Among the measures ordered by government at the outbreak of the new coronavirus epidemic in Germany was the prohibition of all religious gatherings.
Even though the measure has meanwhile been relaxed, the danger of infection in worshipping houses is still present. This is made clear by the recent news of more than 100 persons who became infected with the dangerous virus after attending a church service in Frankfurt.
The African Network of Germany (TANG) has now developed a safety concept paper, containing government regulations and recommendations, on how African churches can protect their members from the coronavirus during service.
Dr Sylvie Nantcha, chairman of TANG, presented the eleven-point ‘protection concept’ (Schutzkonzept) on Thursday.
Speaking to the 28 participants from 26 cities at its 9th online crisis conference under the theme “Coronavirus-TANG clarifies”, Ms Nantcha said African churches were important to African diaspora life as they act as a home away from home, a centre of social networking and a substitute family for their members. “Being able to congregate in churches is therefore especially important for Africans. However, the corona crisis makes it difficult for Africans to live out their faith and community life,” she added.
Churches have been allowed by government to open since the beginning of May subject to stringent regulations, which differ from state to state. TANG developed the protection concept to support the African churches in their implementation of the new regulations.
TANG, a network of more than 700 African associations and individual members in Germany, would like African places of worship to be aware that the following rules apply all over the country:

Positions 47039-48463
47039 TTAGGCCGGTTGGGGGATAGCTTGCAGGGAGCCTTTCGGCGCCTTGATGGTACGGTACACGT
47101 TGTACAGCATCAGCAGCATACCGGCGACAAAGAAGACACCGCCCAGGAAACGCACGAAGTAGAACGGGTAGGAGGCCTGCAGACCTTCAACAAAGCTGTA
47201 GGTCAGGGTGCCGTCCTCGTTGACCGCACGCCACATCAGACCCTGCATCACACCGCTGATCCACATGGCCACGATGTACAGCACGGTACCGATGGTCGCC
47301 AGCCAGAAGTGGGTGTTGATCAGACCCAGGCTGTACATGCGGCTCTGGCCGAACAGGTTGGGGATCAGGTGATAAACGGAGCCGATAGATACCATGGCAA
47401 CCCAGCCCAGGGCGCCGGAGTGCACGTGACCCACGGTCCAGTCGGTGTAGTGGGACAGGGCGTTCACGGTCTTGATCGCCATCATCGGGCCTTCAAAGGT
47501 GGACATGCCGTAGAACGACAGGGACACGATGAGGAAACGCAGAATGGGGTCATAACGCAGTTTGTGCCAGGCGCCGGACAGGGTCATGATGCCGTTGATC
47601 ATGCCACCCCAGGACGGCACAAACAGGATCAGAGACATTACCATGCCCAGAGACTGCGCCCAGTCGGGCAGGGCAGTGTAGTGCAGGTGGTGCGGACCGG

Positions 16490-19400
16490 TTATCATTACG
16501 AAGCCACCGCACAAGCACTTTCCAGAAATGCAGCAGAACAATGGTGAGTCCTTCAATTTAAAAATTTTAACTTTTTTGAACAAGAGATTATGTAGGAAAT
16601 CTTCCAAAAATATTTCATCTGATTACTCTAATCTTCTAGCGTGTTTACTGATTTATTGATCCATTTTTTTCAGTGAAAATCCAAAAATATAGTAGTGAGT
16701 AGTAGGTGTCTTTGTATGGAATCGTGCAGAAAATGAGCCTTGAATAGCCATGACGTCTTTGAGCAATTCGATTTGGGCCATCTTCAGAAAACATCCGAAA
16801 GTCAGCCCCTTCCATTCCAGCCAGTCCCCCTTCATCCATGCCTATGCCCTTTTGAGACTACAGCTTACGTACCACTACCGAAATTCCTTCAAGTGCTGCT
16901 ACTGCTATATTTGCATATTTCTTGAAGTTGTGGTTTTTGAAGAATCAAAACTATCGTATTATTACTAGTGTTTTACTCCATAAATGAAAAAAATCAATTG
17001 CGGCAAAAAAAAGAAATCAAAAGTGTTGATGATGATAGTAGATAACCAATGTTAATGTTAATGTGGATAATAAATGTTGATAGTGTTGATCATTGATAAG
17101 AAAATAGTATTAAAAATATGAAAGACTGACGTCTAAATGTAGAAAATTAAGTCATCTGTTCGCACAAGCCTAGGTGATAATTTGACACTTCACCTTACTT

- Every church must have a protection concept (Schutzkonzept) before they can be allowed to hold service
- A minimum distance of 1.5m must be maintained between worshippers. This determines the number of persons who can take part in a service. Members of a family or people who live in the same household could sit together
- Every visitor to a church service must be registered before the service takes place. If you want to go to a service, you have to register in advance.
- Every attendee of a church service must be entered into a list. This is to enable contact tracing in case a member is found to be infected
- Every church must have a hygiene concept that regulates the proceedings before, during and after the service.
- Church members should not shake hands or hug and when talking to each other should maintain social distancing
- There should be separate entrance and exit. That is, there should be one entrance and one exit.
- Ushers must be vigilant and ensure that every visitor to the church disinfect they hands before entering the church and they should ensure that members comply with social distancing rules
- Ushers should not move about collecting offers or tithes. A place should be designated where worshippers can drop their offers and tithes
- It’s recommended that church goers wear masks. In the state of Rhineland-Palatinate, it’s obligatory
- The duration of a church service must not exceed 60 minutes. Eating and drinking together or socialising in groups before and after service must also be avoided.
- Loud singing by church members should be avoided. Only one member should be allowed to sing aloud to the whole church during the service and they should maintain a minimum distance of 2m to the next person
- Persons showing symptoms of the coronavirus infection should not be allowed to attend church service
- Infected persons or those in quarantine or persons who have been in contact with an infected person are not allowed to attend church service
Participants at the weekly crisis video conference reported on the efforts of churches in their communities to adjust to the corona containment measures. Some churches now hold multiple services to comply with the social distancing rule, which places a limit on the number of people who can gather within a given space. Others broadcast their service on YouTube so that members can also watch from home.
Two journalists from Benin, who participated at the virtual meeting, informed members of TANG about the latest developments surrounding the coronavirus pandemic in the West African country.
Among other activities currently being carried out under TANG’s COVID-19 awareness campaign tagged “Coronavirus-TANG clarifies” is the distribution of self-made fabric masks to mentors, mentees, members and refugee homes that are participating in its “Gemeinsam für mehr Teilhabe” (Together for more Participation) project.
Femi Awoniyi with additional information by Petra Kistler